OWL Magazine Korea

Origin of Singapore’s Name: The Lion City “Singapore”

The name of the small city-state of Singapore, situated at the tip of the Malaysian Peninsula, has its roots in Malay, specifically “Singapura.” Even today, in Malay, Singapore is referred to as “Singapura.”

“The Lion City, Singapore”

This name is derived from Sanskrit, “Siṃhapura,” meaning “Lion City.” According to Singaporean legend, Prince Sang Nila Utama of the Srivijaya Kingdom in Indonesia arrived here after drifting ashore. Observing a lion on the beach, he named the place “Singapura.”

However, scholars suggest that lions weren’t native to Singapore at that time; instead, it was home to many tigers. Hence, it’s speculated that the prince might have mistaken a tiger for an unfamiliar type of lion.

“Another Name for Singapore, Temasek”

Singapore is also known as “Temasek,” meaning “sea town.” This name is now primarily associated with “Temasek Holdings,” Singapore’s sovereign wealth company, and is less commonly used elsewhere.

“The Legendary Animal of Singapore, Merlion”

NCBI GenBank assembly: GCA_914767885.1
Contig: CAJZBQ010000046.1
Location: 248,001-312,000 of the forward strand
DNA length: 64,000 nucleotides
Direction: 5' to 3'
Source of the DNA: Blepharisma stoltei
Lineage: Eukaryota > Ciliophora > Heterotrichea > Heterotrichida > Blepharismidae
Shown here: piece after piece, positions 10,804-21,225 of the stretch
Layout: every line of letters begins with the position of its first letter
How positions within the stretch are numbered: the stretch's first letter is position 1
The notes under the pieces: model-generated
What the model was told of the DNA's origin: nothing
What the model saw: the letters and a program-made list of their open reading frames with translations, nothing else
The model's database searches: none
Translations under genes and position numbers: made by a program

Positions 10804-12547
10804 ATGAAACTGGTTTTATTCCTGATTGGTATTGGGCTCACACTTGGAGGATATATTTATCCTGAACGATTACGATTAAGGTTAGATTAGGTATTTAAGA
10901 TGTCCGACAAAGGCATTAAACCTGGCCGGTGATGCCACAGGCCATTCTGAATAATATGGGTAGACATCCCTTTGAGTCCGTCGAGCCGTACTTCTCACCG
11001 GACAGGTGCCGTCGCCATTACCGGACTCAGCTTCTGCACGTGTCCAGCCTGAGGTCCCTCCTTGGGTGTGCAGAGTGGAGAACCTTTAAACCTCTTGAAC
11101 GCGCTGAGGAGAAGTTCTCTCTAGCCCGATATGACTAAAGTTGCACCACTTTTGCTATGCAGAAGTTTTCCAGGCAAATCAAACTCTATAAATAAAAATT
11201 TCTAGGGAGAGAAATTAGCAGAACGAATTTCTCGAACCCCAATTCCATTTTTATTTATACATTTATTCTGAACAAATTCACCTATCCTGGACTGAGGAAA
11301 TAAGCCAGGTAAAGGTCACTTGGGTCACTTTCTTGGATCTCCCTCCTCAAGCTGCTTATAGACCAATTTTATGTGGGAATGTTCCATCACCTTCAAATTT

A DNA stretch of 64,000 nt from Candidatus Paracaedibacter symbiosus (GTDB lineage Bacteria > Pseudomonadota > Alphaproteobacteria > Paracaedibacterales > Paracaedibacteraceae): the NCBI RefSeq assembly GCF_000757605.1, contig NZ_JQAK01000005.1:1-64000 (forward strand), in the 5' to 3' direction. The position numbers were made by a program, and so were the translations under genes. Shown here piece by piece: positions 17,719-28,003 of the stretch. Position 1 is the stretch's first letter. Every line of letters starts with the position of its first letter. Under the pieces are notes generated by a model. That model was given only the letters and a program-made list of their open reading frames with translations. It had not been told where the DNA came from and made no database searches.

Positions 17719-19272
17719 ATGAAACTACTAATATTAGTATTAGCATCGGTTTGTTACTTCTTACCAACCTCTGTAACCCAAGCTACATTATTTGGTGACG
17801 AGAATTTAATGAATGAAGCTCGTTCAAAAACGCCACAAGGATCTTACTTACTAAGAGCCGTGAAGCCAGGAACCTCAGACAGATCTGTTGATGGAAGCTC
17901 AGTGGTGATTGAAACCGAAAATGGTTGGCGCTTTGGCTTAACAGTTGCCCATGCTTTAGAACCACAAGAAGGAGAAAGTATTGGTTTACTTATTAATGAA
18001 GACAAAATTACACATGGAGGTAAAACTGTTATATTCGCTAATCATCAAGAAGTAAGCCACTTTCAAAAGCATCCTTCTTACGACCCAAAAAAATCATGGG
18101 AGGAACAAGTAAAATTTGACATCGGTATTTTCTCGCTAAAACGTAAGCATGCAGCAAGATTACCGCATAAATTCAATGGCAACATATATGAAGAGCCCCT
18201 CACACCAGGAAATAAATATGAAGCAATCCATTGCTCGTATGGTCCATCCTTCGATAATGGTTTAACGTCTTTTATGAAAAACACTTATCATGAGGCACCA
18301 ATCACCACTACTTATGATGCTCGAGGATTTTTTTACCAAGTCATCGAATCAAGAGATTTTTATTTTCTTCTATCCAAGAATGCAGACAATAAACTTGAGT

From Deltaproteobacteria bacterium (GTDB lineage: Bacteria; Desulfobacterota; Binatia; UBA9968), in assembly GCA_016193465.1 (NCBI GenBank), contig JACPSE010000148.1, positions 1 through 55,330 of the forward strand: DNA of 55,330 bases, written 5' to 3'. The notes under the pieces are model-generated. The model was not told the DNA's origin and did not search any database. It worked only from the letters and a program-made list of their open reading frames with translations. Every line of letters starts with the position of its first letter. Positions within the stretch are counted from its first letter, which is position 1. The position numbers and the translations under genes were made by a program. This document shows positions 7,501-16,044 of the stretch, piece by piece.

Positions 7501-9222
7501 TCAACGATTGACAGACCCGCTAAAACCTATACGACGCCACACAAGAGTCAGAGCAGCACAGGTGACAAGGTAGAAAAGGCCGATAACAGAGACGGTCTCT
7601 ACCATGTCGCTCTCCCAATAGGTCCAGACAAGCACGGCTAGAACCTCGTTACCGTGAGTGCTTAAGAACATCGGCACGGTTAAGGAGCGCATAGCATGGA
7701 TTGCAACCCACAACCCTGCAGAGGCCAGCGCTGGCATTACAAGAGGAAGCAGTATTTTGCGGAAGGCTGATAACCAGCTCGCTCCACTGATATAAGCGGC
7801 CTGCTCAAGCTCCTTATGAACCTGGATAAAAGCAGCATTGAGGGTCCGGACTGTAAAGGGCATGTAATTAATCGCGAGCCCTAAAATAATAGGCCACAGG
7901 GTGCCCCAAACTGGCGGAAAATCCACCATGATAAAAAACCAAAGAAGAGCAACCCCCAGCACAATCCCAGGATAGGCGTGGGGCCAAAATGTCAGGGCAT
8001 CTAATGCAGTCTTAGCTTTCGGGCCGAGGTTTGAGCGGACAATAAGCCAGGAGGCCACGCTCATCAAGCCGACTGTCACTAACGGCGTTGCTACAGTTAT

The symbol of Singapore and a creature from legend is the “Merlion,” a mythical animal with the upper body of a lion and the lower body of a fish.

Merlion statues can be found in various locations across Singapore. The most famous one is located at “Merlion Park” in Marina Bay, considered the heart of Singapore tourism.

You can find Merlion statues at a total of 5 locations in Singapore, including the original Merlion, Baby Merlion, Merlion at Sentosa Island, Merlion at Singapore Tourism Board, and Merlion at Faber Point. Check the map below to locate them:

“Merlion Statues in Singapore”

  1. Merlion (Original Merlion): Located at Merlion Park on the main island of Singapore. A prominent tourist attraction.
  2. Merlion Cub: A small Merlion about 2 meters tall, located behind the original Merlion.
  3. Merlion (Sentosa Island): A giant Merlion on Sentosa Island, standing at 37 meters tall.
  4. Flammable Merlion at Singapore Tourism Board: A 3-meter-tall Merlion at the Singapore Tourism Board.
  5. Flammable Merlion at Faber Point: A 3-meter-tall Merlion at Faber Point.

Here we’ve explored the origin of the name “Singapore” and the iconic symbol of Singapore, the “Merlion.” Knowing these details before your trip can enhance your experience in Singapore.